ANGRY Fife teachers faced with £1.1 million cuts in high schools are to organise a meeting with parents, politicians and the public.

Fed up members of the EIS met in Glenrothes on Tuesday to discuss the cuts, which they described as “unacceptable” and “ill-judged”.

In a letter to its members ahead of Tuesday’s meeting, the Fife LA EIS Executive said: “These cuts are going to impact on every secondary teacher in Fife.

“The work that these promoted members do has to go somewhere. It will either be passed to those promoted members who are already struggling with their remits, or to unpromoted staff who will be expected to undertake these tasks for no extra remuneration.

“It is our belief that this will lead to increased workload and concomitant increase in stress.

“We are in the process of arranging a public meeting to which parents, local politicians, teachers and members of the public will be invited.

“It is vital we win the educational argument – can you do more with less? The simple answer is No. Our anger is against what we believe is an ill-judged cut – a cut that our headteachers have been placed in the unfortunate position of having to impose.”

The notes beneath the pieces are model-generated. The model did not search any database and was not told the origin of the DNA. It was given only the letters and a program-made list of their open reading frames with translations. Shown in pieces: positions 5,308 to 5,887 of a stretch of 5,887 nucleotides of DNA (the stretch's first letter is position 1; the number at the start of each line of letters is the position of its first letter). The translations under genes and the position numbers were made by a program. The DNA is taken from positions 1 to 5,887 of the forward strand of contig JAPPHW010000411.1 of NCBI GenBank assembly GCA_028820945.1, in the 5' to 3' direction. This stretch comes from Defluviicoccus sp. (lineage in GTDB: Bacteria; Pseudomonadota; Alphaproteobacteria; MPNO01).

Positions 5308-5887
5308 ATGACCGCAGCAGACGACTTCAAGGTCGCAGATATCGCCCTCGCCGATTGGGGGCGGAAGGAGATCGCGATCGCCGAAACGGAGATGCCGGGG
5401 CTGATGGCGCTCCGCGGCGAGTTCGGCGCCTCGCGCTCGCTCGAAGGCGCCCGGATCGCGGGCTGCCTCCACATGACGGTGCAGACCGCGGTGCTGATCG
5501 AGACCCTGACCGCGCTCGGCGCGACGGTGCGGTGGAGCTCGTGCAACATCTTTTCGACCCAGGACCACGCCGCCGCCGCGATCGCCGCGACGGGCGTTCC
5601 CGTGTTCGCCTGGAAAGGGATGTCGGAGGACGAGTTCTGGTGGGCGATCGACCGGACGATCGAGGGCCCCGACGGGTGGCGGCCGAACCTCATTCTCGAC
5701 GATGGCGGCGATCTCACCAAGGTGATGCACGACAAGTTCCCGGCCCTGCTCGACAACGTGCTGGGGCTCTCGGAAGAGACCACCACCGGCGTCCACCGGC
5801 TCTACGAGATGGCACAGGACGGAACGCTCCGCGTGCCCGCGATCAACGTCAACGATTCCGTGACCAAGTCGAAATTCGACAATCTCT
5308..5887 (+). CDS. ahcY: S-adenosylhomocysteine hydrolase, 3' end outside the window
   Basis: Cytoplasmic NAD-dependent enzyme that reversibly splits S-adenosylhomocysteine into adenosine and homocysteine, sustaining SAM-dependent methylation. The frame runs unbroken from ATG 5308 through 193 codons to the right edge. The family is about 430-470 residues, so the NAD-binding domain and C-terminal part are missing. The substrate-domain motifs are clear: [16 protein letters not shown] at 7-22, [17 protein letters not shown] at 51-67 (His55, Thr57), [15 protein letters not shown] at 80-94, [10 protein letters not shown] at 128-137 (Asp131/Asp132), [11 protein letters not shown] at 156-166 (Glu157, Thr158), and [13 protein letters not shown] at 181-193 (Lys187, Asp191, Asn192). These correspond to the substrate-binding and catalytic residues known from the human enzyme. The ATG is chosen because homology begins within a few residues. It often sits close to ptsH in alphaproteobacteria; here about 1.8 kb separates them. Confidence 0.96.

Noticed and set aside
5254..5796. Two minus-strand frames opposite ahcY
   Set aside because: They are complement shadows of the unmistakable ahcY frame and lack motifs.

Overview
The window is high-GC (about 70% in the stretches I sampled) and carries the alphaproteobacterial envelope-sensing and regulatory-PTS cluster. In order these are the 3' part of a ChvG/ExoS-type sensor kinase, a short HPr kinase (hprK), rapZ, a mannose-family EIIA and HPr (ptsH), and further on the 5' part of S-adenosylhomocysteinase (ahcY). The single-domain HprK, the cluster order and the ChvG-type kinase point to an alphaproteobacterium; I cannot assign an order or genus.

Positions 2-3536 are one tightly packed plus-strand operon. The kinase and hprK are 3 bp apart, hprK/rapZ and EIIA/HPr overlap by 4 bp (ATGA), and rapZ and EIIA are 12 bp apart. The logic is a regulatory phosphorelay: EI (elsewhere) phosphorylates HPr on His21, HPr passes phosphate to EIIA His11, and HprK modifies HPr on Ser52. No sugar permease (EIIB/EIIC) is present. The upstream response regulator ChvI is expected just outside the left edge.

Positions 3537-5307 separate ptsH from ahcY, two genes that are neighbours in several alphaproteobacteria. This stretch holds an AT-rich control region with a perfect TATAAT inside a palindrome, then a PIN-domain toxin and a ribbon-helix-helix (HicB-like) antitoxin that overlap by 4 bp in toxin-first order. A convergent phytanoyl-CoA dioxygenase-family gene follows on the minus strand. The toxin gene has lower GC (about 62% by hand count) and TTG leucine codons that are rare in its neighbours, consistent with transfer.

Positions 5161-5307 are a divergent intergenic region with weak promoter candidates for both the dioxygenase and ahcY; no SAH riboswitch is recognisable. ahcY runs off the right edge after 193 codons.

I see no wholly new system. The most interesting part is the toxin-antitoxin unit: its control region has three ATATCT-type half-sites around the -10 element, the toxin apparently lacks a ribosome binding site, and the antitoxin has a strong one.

EIS publicity officer David Farmer said they were planning an open meeting where they hoped to raise awareness of their concerns.

“We would be inviting along members, parents and councillors along,” he explained. “I am aware that there is an online petition already as a number of parents have picked up on this in respect of what is happening to their own kids.”

On Saturday, hundreds of Fife EIS members attended a national march in Glasgow as part of an ongoing fight for a 10 per cent pay rise.

Mr Farmer said those taking part were also concerned about the impending cuts.

“There were a lot of young teachers from Fife there and I was speaking to a number of them,” he added. “The reason they were there was not all about pay, although they were obviously supporting the campaign.

“A couple of them said to me that Fife Council are proposing to take away our promotion chances and my answer to that is yes they are. How can you recruit people in the secondary sector if what you are basically saying is once you get to the top of the teacher pay scale, you will be there forever?

“It is not just about money though. It is about career development and responsibility and all sorts of issues.”